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Speleology in Kazakhstan

Shakalov on 04 Jul, 2018
Hello everyone!   I pleased to invite you to the official site of Central Asian Karstic-Speleological commission ("Kaspeko")   There, we regularly publish reports about our expeditions, articles and reports on speleotopics, lecture course for instructors, photos etc. ...

New publications on hypogene speleogenesis

Klimchouk on 26 Mar, 2012
Dear Colleagues, This is to draw your attention to several recent publications added to KarstBase, relevant to hypogenic karst/speleogenesis: Corrosion of limestone tablets in sulfidic ground-water: measurements and speleogenetic implications Galdenzi,

The deepest terrestrial animal

Klimchouk on 23 Feb, 2012
A recent publication of Spanish researchers describes the biology of Krubera Cave, including the deepest terrestrial animal ever found: Jordana, Rafael; Baquero, Enrique; Reboleira, Sofía and Sendra, Alberto. ...

Caves - landscapes without light

akop on 05 Feb, 2012
Exhibition dedicated to caves is taking place in the Vienna Natural History Museum   The exhibition at the Natural History Museum presents the surprising variety of caves and cave formations such as stalactites and various crystals. ...

Did you know?

That sulfide minerals is minerals that are composed of one or more metals combined with sulphur. the most common is pyrite. they are believed to be produced by the metabolic action of micro-organisms, and are found in many sedimentary rocks, usually in trace amounts.?

Checkout all 2699 terms in the KarstBase Glossary of Karst and Cave Terms

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Featured articles from Cave & Karst Science Journals
Chemistry and Karst, White, William B.
See all featured articles
Featured articles from other Geoscience Journals
Karst environment, Culver D.C.
Mushroom Speleothems: Stromatolites That Formed in the Absence of Phototrophs, Bontognali, Tomaso R.R.; D’Angeli Ilenia M.; Tisato, Nicola; Vasconcelos, Crisogono; Bernasconi, Stefano M.; Gonzales, Esteban R. G.; De Waele, Jo
Calculating flux to predict future cave radon concentrations, Rowberry, Matt; Marti, Xavi; Frontera, Carlos; Van De Wiel, Marco; Briestensky, Milos
Microbial mediation of complex subterranean mineral structures, Tirato, Nicola; Torriano, Stefano F.F;, Monteux, Sylvain; Sauro, Francesco; De Waele, Jo; Lavagna, Maria Luisa; D’Angeli, Ilenia Maria; Chailloux, Daniel; Renda, Michel; Eglinton, Timothy I.; Bontognali, Tomaso Renzo Rezio
Evidence of a plate-wide tectonic pressure pulse provided by extensometric monitoring in the Balkan Mountains (Bulgaria), Briestensky, Milos; Rowberry, Matt; Stemberk, Josef; Stefanov, Petar; Vozar, Jozef; Sebela, Stanka; Petro, Lubomir; Bella, Pavel; Gaal, Ludovit; Ormukov, Cholponbek;
See all featured articles from other geoscience journals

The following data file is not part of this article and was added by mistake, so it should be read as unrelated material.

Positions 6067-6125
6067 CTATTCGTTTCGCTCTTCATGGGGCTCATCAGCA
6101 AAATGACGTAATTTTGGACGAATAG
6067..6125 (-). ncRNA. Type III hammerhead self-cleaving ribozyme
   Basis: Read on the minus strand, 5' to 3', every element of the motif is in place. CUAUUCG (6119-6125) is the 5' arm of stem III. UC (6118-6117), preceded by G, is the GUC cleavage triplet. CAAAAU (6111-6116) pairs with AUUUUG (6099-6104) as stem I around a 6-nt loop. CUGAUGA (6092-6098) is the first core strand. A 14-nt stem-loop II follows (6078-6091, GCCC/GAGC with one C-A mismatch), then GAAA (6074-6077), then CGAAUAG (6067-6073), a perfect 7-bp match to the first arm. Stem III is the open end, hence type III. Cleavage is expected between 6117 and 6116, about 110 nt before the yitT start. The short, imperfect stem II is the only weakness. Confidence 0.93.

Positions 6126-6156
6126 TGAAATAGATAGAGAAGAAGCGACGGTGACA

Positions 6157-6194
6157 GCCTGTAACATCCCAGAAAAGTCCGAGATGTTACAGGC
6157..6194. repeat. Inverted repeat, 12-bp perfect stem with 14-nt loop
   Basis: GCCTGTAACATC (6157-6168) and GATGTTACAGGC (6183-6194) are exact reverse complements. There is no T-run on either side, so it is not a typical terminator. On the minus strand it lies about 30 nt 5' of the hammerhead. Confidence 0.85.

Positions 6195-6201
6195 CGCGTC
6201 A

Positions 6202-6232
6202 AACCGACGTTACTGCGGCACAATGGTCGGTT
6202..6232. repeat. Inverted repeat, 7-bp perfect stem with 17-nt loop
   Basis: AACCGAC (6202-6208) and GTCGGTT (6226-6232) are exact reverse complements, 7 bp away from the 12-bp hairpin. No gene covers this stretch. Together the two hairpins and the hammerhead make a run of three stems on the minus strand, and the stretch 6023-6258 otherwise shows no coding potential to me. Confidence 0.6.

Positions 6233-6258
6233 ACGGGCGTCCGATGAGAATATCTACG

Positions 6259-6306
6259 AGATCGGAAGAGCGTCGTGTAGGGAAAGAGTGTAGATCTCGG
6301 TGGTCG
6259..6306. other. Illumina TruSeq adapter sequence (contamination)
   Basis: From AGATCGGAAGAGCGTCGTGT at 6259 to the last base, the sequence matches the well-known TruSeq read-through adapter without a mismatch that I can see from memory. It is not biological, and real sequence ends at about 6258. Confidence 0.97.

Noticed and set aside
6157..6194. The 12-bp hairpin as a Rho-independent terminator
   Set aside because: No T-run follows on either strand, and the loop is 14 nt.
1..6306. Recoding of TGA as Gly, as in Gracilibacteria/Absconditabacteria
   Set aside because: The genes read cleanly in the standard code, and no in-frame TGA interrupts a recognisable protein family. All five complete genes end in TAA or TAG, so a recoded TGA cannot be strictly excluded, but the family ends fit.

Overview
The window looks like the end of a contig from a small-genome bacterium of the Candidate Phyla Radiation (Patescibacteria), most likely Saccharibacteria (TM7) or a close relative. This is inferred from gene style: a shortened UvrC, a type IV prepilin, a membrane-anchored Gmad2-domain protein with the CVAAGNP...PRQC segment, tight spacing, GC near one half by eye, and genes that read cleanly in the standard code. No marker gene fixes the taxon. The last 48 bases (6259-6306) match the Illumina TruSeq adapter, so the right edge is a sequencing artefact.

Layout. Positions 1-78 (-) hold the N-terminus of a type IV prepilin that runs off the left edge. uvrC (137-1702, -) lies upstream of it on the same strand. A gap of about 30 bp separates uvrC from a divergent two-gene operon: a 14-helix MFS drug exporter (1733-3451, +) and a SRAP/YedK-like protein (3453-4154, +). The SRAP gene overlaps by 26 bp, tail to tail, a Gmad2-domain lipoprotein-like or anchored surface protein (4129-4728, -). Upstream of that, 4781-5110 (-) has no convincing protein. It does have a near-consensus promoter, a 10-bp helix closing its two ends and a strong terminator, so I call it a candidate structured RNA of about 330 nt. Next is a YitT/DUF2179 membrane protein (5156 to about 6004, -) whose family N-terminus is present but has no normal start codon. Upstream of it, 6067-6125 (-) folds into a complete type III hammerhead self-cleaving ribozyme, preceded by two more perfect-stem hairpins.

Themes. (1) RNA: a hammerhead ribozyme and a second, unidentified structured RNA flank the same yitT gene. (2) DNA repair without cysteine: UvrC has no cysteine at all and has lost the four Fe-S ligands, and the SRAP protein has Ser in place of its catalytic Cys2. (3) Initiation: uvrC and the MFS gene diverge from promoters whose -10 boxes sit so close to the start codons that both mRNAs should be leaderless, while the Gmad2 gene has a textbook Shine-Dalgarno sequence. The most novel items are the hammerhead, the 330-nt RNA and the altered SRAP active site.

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Your search for slovakia (Keyword) returned 52 results for the whole karstbase:
Showing 16 to 30 of 52
Reconstruction of the development history of karstic water networks on the southern part of the Gšmšr-Torna karst on the basis of ruined caves and landforms, 1999, Já, Nos Mó, Ga

The author demonstrates the surface development of the Gomor-Torna karst situated on the Hungarian-Slovakian border from the Tertiary until the present day. He follows the process of transition from the covered karst conditions to the open karst on the karst plateau, and its effect upon the landforms and the karstic water network. He studied the evolution of surface and sub-surface water networks, and the regularity of the movements of underground rivers based on water tracing. He reconstructed the ancient surface outflow directions of the covered karst from the scarce remains of the epigenetic valleys inherited from cover deposits onto the limestone surface, from ruined swallow hole lines in valleys, as well as from decaying water conducting tubes generated in earlier phases.


Karst lakes of the Protected Landscape Area - Biosphere Reserve Slovensky kras karst and Aggtelek National Park, 2001, Barancok P,
In the extent karst area belonging to the Protected Landscape Area - Biosphere Reserve Slovensky kras karst and Aggtelck National Park arc several lakes. They arc very significant biotopes. At present they arc extincted rapidly, their water surface is reduced, they are silted relatively quickly and they arc overgrown by wetland vegetation. In order to clarify the causes of their extinction the development of 3 takes of the area Slovensky kras karst - lakes Jastericicic jazero lake, Smradrave jazierko lake and Fardrova jama lake and 3 lakes of the area Aggtelck Karst - lakes Aggtelcki-to, voros-to and Kardos-to were evaluated. From the area Slovensky kras karst are well known 2 further lakes - Lucanske jazierko lake and Cierne jazero lake. Climatic changes and prevailingly negative impact of man have decisive influence on the development of all lakes in the mentioned area

The cave in Postojna in Slovak literature before 1918, 2001, Lalkovič, Marcel

Mentions of Postojnska Jama can be found in the then Slovak periodicals before 1918 already. The greater part of them was published in Slovakia, some of them in Budapest or in Vienna (Domová pokladnica, Slovenské noviny, Lipa, Sokol, Pešt'budínske vedomosti, Obzor, etc.). They belong to the second part of the 19th century - the period when Slovak language was codified as a standard language. At that time the most important and maybe the most visited cave of the Monarchy attracted scientific sphere and common public alike. Therefore also Slovak periodicals tried to inform their readers.


Ochtina Aragonite Cave (Western Carpathians, Slovakia): Morphology, Mineralogy of the Fill and Genesis., 2002, Bosak P. , Bella P. , Cilek V. , Ford D. C. , Hrecman H. , Kadlec J. , Osborne A. , Pruner P.

Ochtina Aragonite Cave (Western Carpathians, Slovakia): Morphology, mineralogy of the fill and genesis, 2002, Bosak P, Bella P, Cilek V, Ford Dc, Hercman H, Kadlec J, Osborne A, Pruner P,